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Nevada leaders oppose expanding Air Force training range

WASHINGTON — An ad hoc group of Las Vegas environmentalists, tribal, state and local leaders descended Thursday on Capitol Hill asking federal lawmakers to block an Air Force proposal to take 1.1 million acres of wildlife refuge for bombing and combat training.

The Nevada Test and Training Range is seeking to expand into the adjacent Desert National Wildlife Refuge, habitat for desert bighorn sheep and the desert tortoise, just north of Las Vegas.

The 2.9-million-acre bombing and training range is one of the most important in the United States, and the Air Force is seeking congressional approval to expand next year to accommodate more sophisticated equipment and fighter jets.

“You’ve got 3 million acres. What do you need with a desert wildlife refuge,” said Patrick Donnelly, Nevada director for the Center for Biological Diversity, who led a group of 11 local officials to Washington to explain their opposition to the bombing range expansion.

The Nevada Legislature voted overwhelmingly in both chambers this year to oppose the expansion, said state Sen. Melanie Scheible, D-Las Vegas, who traveled to the nation’s capital to lobby federal lawmakers.

Scheible said the military proposal is not “terribly specific,” and fails to justify the taking of such a large amount of an intact ecosystem from a refuge that enjoys public use and support.

Seeking a balance

U.S. Sen. Catherine Cortez Masto, D-Nev., told the Review-Journal she met with Air Force officials from Nellis Air Force Base, as well as environmentalists and others opposed to the expansion last week while she was in the state.

“I am hopeful we can come to some sort of compromise” to balance the mission of the Air Force and national security with outdoor recreation and conservation, Cortez Masto said.

An environmental impact statement for military land withdrawal by the Nevada Test and Training Range provided by the Air Force states that the range must be modernized for advancing technological capabilities.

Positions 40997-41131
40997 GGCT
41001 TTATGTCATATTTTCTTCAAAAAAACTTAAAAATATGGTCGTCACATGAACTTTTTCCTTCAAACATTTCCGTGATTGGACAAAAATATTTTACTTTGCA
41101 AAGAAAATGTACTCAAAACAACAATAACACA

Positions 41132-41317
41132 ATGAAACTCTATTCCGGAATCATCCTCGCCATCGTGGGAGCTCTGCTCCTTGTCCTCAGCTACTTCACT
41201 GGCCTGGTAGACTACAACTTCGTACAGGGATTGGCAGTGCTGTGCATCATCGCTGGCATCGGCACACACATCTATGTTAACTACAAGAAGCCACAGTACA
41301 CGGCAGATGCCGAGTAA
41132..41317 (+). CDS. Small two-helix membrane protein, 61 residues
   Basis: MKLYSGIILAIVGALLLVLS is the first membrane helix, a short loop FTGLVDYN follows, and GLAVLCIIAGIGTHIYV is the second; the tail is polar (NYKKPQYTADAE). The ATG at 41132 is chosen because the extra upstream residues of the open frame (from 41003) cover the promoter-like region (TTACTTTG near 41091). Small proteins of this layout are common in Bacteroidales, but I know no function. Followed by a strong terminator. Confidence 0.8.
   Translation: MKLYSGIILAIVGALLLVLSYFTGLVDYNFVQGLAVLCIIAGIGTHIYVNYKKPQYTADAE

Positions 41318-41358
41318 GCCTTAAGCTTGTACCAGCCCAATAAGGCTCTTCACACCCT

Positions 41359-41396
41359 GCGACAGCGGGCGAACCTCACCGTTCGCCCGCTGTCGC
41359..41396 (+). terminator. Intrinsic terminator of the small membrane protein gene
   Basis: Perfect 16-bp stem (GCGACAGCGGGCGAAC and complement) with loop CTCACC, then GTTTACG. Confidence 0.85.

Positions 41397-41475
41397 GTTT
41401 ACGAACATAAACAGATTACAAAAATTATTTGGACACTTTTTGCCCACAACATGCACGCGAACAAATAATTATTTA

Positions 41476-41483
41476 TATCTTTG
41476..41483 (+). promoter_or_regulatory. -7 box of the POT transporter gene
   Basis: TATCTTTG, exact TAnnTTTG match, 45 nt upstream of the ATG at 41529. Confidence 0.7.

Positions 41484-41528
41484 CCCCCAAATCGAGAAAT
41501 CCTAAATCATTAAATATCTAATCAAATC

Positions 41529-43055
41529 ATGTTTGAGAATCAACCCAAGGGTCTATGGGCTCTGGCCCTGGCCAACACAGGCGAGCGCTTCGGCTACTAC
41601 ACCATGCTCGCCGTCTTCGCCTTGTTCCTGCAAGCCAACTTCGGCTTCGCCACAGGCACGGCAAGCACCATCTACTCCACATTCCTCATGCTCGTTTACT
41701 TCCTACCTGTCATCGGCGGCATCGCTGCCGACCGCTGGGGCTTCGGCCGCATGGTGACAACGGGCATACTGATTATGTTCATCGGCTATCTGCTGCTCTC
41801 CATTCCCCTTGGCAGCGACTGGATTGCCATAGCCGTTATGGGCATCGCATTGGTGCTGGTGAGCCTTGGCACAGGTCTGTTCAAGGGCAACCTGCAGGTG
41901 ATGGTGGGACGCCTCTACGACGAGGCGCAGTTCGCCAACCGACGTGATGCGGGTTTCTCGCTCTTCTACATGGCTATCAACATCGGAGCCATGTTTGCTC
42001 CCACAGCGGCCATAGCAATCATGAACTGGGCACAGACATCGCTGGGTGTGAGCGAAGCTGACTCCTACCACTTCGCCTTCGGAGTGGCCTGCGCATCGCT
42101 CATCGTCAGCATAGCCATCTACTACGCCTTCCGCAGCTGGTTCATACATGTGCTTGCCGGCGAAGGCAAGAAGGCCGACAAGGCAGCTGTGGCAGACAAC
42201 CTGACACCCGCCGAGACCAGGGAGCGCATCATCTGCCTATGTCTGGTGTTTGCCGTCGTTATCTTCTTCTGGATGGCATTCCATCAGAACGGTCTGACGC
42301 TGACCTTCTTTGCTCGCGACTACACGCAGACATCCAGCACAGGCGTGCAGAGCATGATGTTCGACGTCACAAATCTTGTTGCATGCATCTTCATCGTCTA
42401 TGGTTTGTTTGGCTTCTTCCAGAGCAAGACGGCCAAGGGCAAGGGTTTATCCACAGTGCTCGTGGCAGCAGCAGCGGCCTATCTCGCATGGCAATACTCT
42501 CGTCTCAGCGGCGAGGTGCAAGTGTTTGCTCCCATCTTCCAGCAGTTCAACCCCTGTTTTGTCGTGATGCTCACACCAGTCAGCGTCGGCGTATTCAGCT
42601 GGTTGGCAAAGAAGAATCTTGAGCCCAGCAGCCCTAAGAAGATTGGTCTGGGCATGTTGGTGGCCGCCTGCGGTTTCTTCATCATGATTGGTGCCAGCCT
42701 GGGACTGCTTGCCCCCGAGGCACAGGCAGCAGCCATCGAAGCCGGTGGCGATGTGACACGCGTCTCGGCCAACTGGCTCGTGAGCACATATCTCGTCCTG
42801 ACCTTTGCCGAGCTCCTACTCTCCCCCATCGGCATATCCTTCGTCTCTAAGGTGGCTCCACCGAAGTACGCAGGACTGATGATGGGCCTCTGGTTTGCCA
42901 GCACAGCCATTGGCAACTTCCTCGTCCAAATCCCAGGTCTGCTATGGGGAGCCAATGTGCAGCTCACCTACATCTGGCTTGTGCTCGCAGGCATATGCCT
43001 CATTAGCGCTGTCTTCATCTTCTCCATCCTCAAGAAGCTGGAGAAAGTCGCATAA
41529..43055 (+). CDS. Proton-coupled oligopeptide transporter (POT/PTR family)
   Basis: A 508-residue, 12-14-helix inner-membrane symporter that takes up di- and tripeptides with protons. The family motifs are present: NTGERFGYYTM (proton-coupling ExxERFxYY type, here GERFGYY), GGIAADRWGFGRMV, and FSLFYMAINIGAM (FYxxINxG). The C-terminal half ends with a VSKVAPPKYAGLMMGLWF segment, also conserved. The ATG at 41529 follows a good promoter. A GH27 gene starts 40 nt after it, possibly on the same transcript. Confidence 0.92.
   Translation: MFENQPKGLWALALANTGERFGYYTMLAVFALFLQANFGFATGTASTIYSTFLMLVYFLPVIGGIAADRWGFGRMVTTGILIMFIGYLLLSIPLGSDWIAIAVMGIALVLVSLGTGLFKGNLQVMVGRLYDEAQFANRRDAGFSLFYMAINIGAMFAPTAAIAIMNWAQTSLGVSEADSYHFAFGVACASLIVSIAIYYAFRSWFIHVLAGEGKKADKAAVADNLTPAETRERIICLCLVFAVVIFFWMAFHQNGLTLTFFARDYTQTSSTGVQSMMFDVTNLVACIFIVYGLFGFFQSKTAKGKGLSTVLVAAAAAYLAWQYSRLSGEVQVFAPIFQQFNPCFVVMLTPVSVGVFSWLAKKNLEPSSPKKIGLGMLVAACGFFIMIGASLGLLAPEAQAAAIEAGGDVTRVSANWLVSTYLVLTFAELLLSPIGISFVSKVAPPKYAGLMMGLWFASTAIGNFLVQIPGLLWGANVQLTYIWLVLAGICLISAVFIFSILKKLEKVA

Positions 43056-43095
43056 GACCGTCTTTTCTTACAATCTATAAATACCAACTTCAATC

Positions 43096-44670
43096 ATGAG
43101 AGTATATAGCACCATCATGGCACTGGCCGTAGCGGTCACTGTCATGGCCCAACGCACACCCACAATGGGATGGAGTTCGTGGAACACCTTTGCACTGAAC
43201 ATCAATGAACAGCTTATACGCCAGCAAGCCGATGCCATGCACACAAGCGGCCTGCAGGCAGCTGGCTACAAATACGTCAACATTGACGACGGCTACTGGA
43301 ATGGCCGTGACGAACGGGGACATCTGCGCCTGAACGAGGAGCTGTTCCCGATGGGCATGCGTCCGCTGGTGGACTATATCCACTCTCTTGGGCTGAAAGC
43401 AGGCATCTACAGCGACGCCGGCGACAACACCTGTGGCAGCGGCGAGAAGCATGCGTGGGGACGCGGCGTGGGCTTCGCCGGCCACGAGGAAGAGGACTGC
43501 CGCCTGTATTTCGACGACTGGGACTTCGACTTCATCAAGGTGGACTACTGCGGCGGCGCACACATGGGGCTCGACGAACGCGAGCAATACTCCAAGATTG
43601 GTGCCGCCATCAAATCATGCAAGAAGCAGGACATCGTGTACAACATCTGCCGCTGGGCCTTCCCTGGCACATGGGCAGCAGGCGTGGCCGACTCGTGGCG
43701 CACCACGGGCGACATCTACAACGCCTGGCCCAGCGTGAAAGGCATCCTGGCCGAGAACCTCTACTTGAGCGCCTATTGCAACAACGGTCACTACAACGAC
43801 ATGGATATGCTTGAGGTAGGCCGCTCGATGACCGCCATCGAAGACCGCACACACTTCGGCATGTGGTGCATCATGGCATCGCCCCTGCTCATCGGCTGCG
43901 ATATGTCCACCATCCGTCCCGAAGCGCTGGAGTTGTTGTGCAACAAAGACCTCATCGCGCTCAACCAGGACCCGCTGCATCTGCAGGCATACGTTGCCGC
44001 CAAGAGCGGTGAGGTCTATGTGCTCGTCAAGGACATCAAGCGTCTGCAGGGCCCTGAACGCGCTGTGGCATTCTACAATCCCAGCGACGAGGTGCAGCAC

In addition, pilot training for fifth-generation aircraft like F-35 fighter jets, such as those used at Nellis, require increased battlespace to properly employ advanced electronics. The Air Force anticipates 50 percent of its combat fleet will consist of those aircraft in the next decade.

Despite the need, the expansion would sharply curtail habitat for bighorn sheep at the 1.6-million-acre refuge. The expansion would also ban activities such as bird watching, hiking, hunting and tribal use of ancestral lands.

Sacred lands

“There are sacred mountains out there that they are trying to take away from us,” said Greg Anderson, the culture representative for the Moapa Band of Paiutes.

“These are areas critical to our people,” said Anderson, who explained the cultural bond between bighorn sheep and his tribe. “We honor those animals in a song and dance.”

The Air Force proposal would require about 115 miles of new fencing.

That would be detrimental to the herd of bighorn sheep, which would be cut off from mountain ranges in the refuge and training range, said Christy Smith, a retired U.S. Fish and Wildlife Service worker.

“Bighorn sheep don’t jump fence, they go through it,” Smith said, citing her past experience working on the refuge.

Congress must renew the training range boundaries by November 2021. The language is expected to be included in the defense authorization bill next year.

Donnelly said the group of local leaders spoke with Senate and House lawmakers on the Armed Services and Natural Resources committees to educate them on impact the military expansion would have on Nevada.

“We want the renewal to be the status quo,” said Donnelly. “We’re trying to build support for our side of the issue.”

Contact Gary Martin at gmartin@reviewjournal.com or 202-662-7390. Follow @garymartindc on Twitter.

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